EUR/CHF had a whippy day on Monday as traders first reacted to the meeting between Merkel and Sarkozy with relief. The meeting supposedly has formed a framework for fiscal union in the EU, and this is what the markets have been waiting for. With this in mind, the pair rose in value during the earlier part of the session.
However, during the US afternoon, the ratings agency S&P was rumored to be putting all of Europe’s AAA-rated countries on “Credit Watch Negative”, meaning that a downgrade could be coming for some of the region’s strongest economies. The idea of a Germany, Finland, or France losing their rating would weaken the concept of a “super bond” that so many are looking for. This would certainly punish the EU in many unforeseen ways.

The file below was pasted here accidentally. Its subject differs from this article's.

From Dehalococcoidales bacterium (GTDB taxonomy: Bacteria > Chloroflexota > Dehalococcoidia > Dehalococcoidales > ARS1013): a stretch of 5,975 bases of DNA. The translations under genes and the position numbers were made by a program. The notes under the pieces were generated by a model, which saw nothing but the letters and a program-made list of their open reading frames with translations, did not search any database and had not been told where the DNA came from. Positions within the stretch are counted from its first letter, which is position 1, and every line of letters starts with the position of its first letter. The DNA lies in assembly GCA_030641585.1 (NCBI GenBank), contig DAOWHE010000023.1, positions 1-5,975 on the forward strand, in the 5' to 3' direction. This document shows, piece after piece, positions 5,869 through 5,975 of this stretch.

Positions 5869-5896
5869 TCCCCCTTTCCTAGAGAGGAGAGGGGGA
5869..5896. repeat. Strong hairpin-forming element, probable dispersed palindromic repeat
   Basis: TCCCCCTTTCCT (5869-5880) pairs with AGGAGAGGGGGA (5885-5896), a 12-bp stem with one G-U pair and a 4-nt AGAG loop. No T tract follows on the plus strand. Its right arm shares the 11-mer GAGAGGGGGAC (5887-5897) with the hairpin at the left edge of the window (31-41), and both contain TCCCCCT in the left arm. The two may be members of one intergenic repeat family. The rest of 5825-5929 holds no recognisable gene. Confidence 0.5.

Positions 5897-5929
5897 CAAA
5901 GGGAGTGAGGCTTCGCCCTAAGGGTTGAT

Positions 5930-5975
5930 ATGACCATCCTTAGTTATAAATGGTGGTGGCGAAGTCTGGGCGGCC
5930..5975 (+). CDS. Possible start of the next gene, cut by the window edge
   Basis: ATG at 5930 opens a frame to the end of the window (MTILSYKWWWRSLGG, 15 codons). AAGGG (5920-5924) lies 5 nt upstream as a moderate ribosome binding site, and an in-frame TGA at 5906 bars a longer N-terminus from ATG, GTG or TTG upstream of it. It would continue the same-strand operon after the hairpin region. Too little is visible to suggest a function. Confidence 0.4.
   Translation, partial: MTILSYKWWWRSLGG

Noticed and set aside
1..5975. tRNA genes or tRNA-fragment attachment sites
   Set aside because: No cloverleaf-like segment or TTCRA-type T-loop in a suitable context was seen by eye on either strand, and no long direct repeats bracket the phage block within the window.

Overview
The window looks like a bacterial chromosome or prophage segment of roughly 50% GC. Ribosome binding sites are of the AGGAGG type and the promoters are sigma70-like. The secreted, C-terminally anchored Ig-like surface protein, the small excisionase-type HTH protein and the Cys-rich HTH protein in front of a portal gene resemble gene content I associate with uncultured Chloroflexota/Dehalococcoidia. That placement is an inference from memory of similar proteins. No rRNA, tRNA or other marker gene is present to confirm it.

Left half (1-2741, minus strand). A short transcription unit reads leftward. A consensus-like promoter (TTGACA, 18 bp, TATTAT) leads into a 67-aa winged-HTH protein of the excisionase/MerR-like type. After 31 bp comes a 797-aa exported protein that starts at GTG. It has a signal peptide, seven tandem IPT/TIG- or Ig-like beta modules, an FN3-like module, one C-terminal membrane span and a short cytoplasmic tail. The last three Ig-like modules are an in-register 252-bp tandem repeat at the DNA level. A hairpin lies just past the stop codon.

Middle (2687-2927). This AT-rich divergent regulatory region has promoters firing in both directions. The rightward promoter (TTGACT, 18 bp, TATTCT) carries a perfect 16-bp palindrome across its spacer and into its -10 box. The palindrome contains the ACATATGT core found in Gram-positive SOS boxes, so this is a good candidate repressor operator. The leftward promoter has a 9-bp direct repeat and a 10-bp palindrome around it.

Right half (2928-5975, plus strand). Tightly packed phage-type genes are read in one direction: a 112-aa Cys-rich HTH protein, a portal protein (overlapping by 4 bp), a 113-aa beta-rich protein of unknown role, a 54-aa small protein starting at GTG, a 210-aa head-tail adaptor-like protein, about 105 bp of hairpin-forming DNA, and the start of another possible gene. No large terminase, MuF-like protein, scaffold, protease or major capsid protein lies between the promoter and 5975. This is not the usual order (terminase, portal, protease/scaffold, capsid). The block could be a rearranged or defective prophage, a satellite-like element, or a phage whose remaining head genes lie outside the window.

The pair has been stagnant over the last couple of months since the Swiss National Bank put in a “floor” of 1.20, and the market has abandoned the once great one-way trade south. The selling of this pair is going to be difficult to do over the long-term as the SNB looks more than willing to get involved. The owning of the Euro is very difficult at the same time, and because of this – we are presently calling this a “scalper’s market”. The recent range of 1.20 – 1.25 should continue to be the boundaries for this pair, with the 1.20 being avoided like the plague. Because of this, we are basically seeing most of the trading in a 200 pip range above that bottom.
The trading of this pair for the long-term will be best served when the EU gets the debt crisis under control. This pair is set to possibly rise again anyway, as it is rumored that the Swiss National Bank is thinking of raising the “floor” form 1.20 to the 1.25 level and then perhaps to 1.30 in the end. The owning of this pair on the buy side could eventually be the trade of your career, but we need to see a reason to own the Euro first.